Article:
Some say that one meaning of Shakespeare’s phrase “Caesar’s wife should be above suspicion” is that those in a position of power and influence should take special care to avoid even the appearance of impropriety.
But perhaps some Federal Reserve officials, including even Chairman Jerome Powell, never studied Shakespeare.
CNBC reports, on 17 September, that Chairman Powell has ordered a review of ethics rules for the central bank, after it became known that three Fed officials (including two regional presidents) owned and traded the same type of assets the Fed has been purchasing in order to stimulate the economy and counter the economic impact of COVID-19. And one of those officials was the chairman himself.
Gregory Mannarino has written extensively in Trends Journal about the Federal Reserve; see, for example, “PARABOLIC DEBT: THE FED’S ANSWER,” (26 May 2020) “THE FED’S DANGEROUS GAME,” (27 Apr 2021) and “IS INFLATION ‘CONTAINED’?” (27 Jul 2021).
The Federal Reserve does have a “code of conduct.” And that code says that officials “should be careful to avoid any dealings or other conduct that might convey even an appearance of conflict between their personal interests, the interests of the system, and the public interest.” But perhaps that code of conduct is, like Shakespeare, another thing that those officials, including even the chairman, have never studied.
Fed spokespersons, including an ethics officer, maintain that no violations have occurred. But the chairman has directed that a “fresh and comprehensive look” be taken at the ethics rules pertaining to Fed officials’ financial holdings and activities.
CNBC quotes Dennis Kelleher, head of the non-profit and non-partisan investor and public advocacy group Better Markets, as saying “To think that such trading is acceptable because it is supposedly allowed by the Fed’s current policies only highlights that the Fed’s policies are woefully deficient.”
And Christopher Whalen, a former Federal Reserve researcher and now an investment banker, remarked that the Fed’s officers didn’t live by the same rules they imposed on banks. After the Dodd-Frank banking reforms, he noted, “every agency in Washington tightened up little conflicts like insider trading. And yet the Fed is somehow exempt from those rules? They look ridiculous.”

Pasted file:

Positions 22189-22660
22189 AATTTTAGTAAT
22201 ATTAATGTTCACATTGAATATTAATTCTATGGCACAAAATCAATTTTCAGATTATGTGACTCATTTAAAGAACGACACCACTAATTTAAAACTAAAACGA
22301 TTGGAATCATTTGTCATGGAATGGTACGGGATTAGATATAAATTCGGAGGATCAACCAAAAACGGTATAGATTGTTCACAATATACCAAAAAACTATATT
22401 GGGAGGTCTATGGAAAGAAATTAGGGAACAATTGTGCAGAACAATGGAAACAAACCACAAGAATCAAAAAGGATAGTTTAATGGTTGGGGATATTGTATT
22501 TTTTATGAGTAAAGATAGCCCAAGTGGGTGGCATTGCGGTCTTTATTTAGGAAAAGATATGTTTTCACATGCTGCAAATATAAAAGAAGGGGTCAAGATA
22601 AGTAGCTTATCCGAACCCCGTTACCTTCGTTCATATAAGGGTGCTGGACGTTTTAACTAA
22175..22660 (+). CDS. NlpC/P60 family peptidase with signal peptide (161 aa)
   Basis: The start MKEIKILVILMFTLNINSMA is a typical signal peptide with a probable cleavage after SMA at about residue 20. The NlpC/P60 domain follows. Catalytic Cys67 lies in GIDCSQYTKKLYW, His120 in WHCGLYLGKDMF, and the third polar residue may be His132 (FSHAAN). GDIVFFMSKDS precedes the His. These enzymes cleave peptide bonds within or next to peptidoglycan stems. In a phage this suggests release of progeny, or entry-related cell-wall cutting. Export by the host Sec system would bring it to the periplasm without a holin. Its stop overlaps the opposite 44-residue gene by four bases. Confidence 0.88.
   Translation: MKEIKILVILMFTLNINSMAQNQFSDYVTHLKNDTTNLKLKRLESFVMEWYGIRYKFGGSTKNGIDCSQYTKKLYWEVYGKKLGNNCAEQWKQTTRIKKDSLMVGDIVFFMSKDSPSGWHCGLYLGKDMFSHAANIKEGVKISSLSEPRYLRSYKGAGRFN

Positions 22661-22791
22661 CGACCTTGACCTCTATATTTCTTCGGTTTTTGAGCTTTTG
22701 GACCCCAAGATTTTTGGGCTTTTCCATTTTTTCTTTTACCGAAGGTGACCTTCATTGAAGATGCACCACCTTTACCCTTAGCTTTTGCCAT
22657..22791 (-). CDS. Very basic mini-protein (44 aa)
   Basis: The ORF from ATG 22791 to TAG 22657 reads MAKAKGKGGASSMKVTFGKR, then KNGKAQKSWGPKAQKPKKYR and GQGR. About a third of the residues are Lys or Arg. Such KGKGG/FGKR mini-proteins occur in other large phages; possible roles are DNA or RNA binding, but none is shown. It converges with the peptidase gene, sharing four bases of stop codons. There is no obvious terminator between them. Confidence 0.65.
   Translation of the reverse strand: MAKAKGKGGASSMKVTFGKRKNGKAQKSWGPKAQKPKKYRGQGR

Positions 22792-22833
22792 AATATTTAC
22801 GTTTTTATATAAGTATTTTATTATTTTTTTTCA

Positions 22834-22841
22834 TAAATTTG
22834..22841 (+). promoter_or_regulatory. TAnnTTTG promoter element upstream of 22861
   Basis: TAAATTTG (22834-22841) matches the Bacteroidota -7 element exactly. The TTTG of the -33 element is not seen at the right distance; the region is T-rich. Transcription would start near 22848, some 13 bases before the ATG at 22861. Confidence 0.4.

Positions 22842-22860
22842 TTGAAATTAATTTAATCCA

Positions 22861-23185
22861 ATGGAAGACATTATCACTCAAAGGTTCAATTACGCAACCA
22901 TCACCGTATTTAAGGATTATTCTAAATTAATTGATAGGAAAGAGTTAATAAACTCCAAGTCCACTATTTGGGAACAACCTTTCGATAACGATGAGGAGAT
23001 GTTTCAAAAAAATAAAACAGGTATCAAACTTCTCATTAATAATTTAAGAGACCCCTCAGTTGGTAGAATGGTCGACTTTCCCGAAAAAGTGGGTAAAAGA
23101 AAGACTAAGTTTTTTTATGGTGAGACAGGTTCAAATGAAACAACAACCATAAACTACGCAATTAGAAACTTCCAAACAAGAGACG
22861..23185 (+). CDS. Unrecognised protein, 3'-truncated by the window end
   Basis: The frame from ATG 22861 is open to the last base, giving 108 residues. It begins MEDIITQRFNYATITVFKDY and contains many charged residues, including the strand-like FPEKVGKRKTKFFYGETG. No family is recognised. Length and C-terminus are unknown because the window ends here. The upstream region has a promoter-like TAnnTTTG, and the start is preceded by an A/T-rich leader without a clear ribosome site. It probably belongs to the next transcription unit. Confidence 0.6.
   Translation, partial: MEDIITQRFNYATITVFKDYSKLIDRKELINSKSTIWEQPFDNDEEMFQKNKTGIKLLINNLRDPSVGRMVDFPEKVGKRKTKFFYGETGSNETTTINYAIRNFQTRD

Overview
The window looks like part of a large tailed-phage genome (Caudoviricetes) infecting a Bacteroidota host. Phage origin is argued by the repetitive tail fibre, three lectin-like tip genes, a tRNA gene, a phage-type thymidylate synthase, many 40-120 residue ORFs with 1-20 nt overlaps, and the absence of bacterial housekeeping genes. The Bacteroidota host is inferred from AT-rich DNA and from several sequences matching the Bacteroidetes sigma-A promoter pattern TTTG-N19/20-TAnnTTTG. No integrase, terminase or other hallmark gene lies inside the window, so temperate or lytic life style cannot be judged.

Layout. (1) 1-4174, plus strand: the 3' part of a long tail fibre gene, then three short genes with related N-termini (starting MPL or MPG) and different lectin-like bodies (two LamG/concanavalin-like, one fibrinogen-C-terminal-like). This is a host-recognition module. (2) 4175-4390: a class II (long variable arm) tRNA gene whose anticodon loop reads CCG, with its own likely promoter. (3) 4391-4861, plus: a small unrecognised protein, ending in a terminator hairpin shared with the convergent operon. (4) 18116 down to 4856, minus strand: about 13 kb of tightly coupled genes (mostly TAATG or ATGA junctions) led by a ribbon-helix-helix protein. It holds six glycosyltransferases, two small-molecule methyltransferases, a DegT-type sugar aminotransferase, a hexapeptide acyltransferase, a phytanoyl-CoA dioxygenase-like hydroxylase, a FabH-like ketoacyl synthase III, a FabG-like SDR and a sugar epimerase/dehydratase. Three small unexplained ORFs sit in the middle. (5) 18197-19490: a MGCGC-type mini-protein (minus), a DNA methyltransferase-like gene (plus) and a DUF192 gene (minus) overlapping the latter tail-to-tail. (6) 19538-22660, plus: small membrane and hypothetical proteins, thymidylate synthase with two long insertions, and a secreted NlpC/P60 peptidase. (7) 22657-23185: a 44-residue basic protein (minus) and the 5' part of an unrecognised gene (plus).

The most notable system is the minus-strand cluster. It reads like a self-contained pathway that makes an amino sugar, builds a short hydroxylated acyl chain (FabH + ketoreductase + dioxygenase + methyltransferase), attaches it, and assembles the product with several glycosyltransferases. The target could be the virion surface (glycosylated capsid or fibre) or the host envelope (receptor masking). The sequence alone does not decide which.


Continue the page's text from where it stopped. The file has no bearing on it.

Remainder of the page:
All of this will be simmering in the background as the Fed meets this week to determine whither goest the Fed policies that determine interest rates, economic growth and inflation.
And there’s conflict and uncertainty there, too; Fed officials are reported to be evenly divided on whether the central bank should continue to keep interest rates low and keep buying up all the debt it can (chiefly Treasury bonds and mortgage-backed securities) in order to stimulate the economy, or to begin to “normalize” its policies by “tapering” its purchases.
On top of that is the uncertainty of who will be at the helm, since Powell’s term will expire in February.
TRENDPOST: As we have continually noted, the Fed is nothing more than a Bankster Gang. The Fed is facing a two-pronged crisis of credibility and confidence: investors (and the public) in a real Democracy would be told whether the Fed is operating in an ethical manner, and whether it knows what it’s doing.
But that will not happen in America. Indeed, Janet Yellen who is the Secretary of the U.S. Treasury controls the money vault of the nation.